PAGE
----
Veterans Are Slamming The FDA’s Plan To Smother Vaping Industry
Veterans across the country are slamming the federal government’s impending effort to crush the vaping industry with expensive regulations.
The U.S. Food and Drug Administration (FDA) finalized a rule in May forcing all vape products to be regulated the same way as cigarettes and it’s threatening to upend the domestic market. The move will force electronic cigarette vendors to submit a pre-market tobacco application for their products to the FDA for approval. The new regulations, which will be fully implemented in 2018, threaten to eliminate 99 percent of vaping products from the market, reports Great Falls Tribune.
The smoking rate and general tobacco use is disproportionately higher among veterans than the general population of the U.S., and veterans rely on vaping as a tool for quitting traditional tobacco products. Just 32 percent of veterans said they have never smoked cigarettes, according to the Department of Veteran Affairs.
“During the years I worked in Veterans Services, there was one thing I saw constantly – tobacco use,” Will Cohen, founder of the Vape a Vet Project, wrote in a recent op-ed. “Veterans and service members deserve the right to a tobacco alternative.”
The Vape a Vet Project is a non-profit charity group that helps active duty and former service members quit traditional tobacco products. The group takes donations to provide a free “starter kit” to any veteran looking to quit smoking. The kit includes an e-cigarette device, a 30 milliliter bottle of liquid nicotine and two tanks.
Many health experts argue that promoting vaping over traditional tobacco aids the public health, while harsh regulations make smokers less likely to use the device to quit. Nevertheless, states took steps on election night to impose new sales taxes on vaping; some activists claiming e-cigarettes are extending the “tobacco epidemic.”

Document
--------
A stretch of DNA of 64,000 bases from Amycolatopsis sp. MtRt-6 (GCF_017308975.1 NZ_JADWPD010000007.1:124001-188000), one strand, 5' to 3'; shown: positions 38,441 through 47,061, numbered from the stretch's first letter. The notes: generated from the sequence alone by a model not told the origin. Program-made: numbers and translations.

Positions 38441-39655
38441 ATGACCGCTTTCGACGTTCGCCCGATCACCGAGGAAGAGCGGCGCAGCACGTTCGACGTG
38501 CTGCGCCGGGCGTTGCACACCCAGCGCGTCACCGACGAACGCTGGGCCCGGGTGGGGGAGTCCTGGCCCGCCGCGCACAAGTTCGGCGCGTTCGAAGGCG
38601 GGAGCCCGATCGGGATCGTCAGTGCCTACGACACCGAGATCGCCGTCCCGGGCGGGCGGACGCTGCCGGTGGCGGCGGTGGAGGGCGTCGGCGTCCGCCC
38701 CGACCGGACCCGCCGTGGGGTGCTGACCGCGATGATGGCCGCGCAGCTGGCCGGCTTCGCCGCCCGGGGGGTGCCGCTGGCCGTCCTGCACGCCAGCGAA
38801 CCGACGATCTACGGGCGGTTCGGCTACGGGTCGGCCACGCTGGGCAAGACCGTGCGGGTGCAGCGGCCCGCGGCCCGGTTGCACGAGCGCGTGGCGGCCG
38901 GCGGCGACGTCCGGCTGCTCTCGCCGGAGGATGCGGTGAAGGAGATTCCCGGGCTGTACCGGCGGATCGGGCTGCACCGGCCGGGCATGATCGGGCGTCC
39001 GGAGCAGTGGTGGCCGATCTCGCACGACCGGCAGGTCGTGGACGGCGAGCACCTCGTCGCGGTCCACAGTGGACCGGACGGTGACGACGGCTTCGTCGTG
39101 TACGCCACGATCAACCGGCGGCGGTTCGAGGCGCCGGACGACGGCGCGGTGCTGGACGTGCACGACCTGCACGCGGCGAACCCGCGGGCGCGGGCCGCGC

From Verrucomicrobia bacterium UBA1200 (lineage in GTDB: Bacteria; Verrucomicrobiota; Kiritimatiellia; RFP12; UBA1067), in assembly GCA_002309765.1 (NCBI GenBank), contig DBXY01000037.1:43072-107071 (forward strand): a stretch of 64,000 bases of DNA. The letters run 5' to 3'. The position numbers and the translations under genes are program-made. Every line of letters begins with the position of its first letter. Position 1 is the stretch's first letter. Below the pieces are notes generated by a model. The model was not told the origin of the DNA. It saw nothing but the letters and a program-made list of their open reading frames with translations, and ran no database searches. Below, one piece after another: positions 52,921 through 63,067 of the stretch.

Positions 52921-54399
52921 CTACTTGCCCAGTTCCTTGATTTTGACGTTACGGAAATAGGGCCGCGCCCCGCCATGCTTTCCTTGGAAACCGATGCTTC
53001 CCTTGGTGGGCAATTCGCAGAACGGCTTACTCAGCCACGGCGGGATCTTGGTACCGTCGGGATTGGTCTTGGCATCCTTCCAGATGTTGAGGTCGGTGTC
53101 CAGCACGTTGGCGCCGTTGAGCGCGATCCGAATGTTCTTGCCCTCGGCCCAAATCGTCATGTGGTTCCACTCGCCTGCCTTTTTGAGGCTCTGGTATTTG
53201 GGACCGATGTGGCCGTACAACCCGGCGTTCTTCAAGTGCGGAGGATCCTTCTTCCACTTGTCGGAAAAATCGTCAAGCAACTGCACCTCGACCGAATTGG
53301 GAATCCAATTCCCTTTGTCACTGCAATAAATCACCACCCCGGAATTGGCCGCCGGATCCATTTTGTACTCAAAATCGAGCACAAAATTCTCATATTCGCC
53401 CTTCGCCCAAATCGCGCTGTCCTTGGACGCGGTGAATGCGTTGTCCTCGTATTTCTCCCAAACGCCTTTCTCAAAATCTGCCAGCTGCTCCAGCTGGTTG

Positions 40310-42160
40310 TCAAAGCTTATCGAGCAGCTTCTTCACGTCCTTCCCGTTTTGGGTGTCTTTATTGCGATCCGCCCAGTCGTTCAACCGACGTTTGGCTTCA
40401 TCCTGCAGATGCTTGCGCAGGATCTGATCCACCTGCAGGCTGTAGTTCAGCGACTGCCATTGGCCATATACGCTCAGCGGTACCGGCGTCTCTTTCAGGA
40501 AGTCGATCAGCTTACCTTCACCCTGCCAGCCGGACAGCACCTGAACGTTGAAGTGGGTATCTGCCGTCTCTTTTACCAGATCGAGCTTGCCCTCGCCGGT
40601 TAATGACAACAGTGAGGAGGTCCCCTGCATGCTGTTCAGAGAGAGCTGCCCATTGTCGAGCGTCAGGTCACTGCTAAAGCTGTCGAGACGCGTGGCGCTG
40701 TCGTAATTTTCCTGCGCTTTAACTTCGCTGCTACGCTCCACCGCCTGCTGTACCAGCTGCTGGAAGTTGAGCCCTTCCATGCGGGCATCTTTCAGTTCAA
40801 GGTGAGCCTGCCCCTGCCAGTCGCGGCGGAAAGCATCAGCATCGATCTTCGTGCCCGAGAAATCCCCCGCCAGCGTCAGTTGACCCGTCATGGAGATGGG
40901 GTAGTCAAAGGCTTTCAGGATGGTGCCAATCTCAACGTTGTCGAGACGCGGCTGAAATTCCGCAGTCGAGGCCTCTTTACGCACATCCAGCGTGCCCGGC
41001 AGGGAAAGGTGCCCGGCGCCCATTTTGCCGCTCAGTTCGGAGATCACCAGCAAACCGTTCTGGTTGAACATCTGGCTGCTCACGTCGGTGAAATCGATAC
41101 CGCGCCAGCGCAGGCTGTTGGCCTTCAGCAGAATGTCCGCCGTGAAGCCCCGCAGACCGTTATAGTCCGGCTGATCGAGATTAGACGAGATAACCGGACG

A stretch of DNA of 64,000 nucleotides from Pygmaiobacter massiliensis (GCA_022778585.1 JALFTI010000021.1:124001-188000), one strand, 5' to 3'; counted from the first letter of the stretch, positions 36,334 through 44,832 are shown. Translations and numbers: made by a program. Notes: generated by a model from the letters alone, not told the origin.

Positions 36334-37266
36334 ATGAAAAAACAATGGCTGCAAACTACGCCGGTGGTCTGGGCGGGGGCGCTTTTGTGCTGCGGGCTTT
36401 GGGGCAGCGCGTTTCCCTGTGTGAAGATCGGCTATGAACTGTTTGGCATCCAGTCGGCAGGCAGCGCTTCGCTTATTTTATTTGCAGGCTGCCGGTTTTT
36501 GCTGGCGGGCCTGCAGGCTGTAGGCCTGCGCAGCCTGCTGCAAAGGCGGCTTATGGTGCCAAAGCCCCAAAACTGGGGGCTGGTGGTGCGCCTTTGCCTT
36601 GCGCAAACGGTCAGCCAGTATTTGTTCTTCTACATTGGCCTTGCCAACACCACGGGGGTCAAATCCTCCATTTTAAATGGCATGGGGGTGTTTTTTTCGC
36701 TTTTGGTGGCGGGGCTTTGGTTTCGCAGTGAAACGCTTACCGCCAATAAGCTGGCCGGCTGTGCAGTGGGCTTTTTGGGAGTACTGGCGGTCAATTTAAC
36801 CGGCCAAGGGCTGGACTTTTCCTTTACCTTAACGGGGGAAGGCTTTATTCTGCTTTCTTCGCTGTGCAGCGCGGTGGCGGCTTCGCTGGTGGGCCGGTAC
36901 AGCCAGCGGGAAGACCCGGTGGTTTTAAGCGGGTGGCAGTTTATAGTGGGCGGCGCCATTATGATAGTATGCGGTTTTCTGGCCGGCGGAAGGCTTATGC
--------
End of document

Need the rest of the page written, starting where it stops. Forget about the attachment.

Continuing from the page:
Anti-vaping activist argue the devices are helping get a new generation of children addicted to nicotine, but the evidence to support these claims is thin. The United Kingdom actually promotes the sale of e-cigarettes as a health conscious alternative to smoking.
Evidence suggests e-cigarettes are 95 percent safer than traditional cigarettes, because the majority of cancer causing chemicals are inhaled through smoke. A study found that nearly all of the 2.6 million e-cigarette users in the U.K. are former or current smokers, many using the device to quit, according to the R Street Institute.
“Some estimates indicate roughly two million ex-smokers are using vaping products in our country today,” Ron Marshall, a vape shop owner in Montana, wrote in the Great Falls Tribune. “If the FDA removes virtually all vaping products from the market, I have little doubt that many of those ex-smokers will return to traditional cigarettes. From a public health perspective, that outcome would run contrary to the mission of the FDA.”
Many local vape vendors are anticipating closure within the next two years due to the recent FDA decision. Vendors and manufactures have until Aug. 8 2018 to submit the applications for their products, which range in cost from $100,000 to $400,000 dollars each.
Earlier this year the House of Representatives passed the Cole-Bishop amendment, which would curtail much of the onerous requirements from the FDA’s decision. The Senate has yet to vote on the amendment, but vaping advocates, especially from veteran groups, are hopeful for its passage.
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